A report from Willis Aerospace asserts that, “aerospace product manufacturers are bearing a disproportionate share of aviation market premium, considering the record profits insurers derive from the sector and its loss history compared with the airline sector.”
The report, the sixth annual Willis Aviation Products Market Review, challenges insurers for holding the line on further rate reductions for the sector in 2009.
“Against a backdrop of record profits in 2008 – the seventh consecutive year of rising insurer profitability in the sector, according to the Willis Manufacturer Index – many insurers are refusing to budge on further rate reductions this year, after lowering premiums four percent last year,” the report concludes. “Willis argues against that position, reminding insurers that the aerospace manufacturing sector accounted for 37 percent of total aviation market premium in 2008, even though over the last decade, the sector was responsible for only 18 percent of claims, versus 82 percent for the airline sector.”
Andre Clerc, Chairman, Willis Aerospace, added: “On behalf of our clients and all manufacturers worldwide, our report serves to remind insurers of their previous decision to have different rating models for aerospace manufacturers and airlines. Whilst we can all appreciate a change in insurers’ reinsurance and capital acquisition costs due to current economic trading conditions, manufacturers should not be considered in the same fashion as airlines, particularly when in the last two years it has been the aerospace manufacturers’ sector that provided the greater share of profit/premium credit to the overall aviation market.”
The review states that the airline sector has been notably less profitable for insurers over the past two years and that consequently premium/rate increases were applied from the fourth quarter of 2008. In stark contrast, however, “Willis notes that the aerospace manufacturers’ sector continued to deliver growing profitability to insurers, although the broker observed that some insurers started hardening their attitudes towards this sector in the latter part of 2008.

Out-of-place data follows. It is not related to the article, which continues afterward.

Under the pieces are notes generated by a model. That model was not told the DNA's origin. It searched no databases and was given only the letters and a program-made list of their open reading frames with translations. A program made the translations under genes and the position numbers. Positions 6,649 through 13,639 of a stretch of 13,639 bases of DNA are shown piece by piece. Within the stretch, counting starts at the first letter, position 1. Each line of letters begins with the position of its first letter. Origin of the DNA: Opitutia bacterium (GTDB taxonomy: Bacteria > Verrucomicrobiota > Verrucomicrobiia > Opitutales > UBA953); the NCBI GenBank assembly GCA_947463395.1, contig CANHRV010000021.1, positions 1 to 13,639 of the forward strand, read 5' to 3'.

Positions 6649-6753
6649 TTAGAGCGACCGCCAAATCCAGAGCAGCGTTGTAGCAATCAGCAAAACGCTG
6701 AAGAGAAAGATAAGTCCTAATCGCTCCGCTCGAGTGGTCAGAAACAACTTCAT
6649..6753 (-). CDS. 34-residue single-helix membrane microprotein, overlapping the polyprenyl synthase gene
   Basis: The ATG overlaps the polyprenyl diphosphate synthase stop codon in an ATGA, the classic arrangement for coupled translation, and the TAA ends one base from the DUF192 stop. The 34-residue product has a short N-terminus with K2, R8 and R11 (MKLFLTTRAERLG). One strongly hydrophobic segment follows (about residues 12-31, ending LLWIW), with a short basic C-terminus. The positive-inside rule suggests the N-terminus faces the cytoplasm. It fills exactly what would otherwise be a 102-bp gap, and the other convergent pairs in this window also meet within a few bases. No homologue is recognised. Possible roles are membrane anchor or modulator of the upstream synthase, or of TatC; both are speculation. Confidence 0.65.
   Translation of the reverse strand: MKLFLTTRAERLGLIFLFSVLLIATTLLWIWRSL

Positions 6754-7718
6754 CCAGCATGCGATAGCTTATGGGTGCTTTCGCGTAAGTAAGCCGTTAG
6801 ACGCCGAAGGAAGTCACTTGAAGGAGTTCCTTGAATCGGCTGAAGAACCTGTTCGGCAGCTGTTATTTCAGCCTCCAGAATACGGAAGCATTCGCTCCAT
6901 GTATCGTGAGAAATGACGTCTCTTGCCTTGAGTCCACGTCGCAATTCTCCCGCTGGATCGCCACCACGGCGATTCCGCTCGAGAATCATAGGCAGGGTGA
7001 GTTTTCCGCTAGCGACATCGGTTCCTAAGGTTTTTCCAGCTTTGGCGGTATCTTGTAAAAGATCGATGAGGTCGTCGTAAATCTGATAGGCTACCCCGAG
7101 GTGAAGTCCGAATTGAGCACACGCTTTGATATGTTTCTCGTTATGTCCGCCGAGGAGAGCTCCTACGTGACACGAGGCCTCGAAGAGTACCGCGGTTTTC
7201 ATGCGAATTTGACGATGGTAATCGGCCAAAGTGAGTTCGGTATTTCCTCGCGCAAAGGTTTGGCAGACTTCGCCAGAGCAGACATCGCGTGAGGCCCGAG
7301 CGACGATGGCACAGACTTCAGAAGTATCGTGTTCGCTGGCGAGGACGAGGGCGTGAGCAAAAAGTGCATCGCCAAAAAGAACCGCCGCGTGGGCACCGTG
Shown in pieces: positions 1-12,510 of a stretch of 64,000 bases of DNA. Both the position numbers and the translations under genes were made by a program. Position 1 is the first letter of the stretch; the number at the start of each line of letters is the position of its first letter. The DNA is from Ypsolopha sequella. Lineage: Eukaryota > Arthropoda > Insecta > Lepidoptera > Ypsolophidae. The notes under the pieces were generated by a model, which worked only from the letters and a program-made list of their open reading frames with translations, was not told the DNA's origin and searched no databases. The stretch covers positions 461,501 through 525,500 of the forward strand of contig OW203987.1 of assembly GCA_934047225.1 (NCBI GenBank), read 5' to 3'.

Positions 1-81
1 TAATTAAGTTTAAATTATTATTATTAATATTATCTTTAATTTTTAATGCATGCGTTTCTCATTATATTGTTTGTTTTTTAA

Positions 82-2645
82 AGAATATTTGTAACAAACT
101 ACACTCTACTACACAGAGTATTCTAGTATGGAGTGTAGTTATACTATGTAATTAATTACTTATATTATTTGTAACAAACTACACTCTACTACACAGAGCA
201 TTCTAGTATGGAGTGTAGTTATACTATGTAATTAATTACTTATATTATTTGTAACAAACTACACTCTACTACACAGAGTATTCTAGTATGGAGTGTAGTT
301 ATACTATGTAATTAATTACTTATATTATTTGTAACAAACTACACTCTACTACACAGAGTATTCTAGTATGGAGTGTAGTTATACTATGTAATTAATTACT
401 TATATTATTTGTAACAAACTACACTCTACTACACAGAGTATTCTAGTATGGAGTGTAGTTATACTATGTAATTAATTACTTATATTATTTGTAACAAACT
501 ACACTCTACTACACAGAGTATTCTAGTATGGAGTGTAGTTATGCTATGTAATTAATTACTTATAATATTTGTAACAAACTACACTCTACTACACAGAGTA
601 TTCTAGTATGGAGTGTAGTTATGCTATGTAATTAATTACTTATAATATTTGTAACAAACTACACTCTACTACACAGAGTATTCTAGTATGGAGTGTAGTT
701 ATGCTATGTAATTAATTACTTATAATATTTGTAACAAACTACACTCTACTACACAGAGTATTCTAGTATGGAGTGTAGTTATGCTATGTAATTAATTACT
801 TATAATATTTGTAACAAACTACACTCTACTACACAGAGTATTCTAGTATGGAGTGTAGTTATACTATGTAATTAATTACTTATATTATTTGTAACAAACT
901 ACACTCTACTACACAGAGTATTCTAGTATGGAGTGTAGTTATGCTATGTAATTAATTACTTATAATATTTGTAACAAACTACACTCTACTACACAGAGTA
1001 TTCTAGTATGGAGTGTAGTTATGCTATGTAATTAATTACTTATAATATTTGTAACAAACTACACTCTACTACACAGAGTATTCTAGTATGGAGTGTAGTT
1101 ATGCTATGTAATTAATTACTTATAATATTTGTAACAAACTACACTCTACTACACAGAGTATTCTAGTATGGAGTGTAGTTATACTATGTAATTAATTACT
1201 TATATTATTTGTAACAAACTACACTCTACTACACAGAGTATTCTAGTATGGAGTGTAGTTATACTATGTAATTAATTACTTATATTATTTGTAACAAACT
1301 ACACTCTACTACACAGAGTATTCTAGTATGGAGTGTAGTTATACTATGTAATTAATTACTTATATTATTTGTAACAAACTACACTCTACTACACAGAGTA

“Importantly, the report refers to the fact that at the end of 2002, insurers made a conscious decision to review the aerospace manufacturer and airline sectors separately. The result of this decision saw aerospace manufacturers’ premiums rise for a further two years as airline premiums continued to decline.”
Craig Davie, Willis Aerospace Practice Leader, pointed out: “It seems to us that some insurers have forgotten this decision and have combined their premium rating strategies for aerospace manufacturers together with that of the airline sector.”
The incurred claims experience of the Willis Manufacturers Index, contained in the report, found that:
— Since 2004, 40 percent of incurred losses relate to hull damage or short tail losses.
— Known losses appear to have limited potential for major deterioration while the cumulative loss ratio is at its lowest point for 15 years.
— The credit balance, in favor of insurers, amounts to approximately US$2.5 billion.
Commenting on these findings, Davie queried: “Are insurers recognizing the reasonably mature and non-catastrophic claims environment and most importantly, are they re-adjusting their actuarial rating and underwriting models accordingly?”
Source: Willis Group Holdings – www.willis.com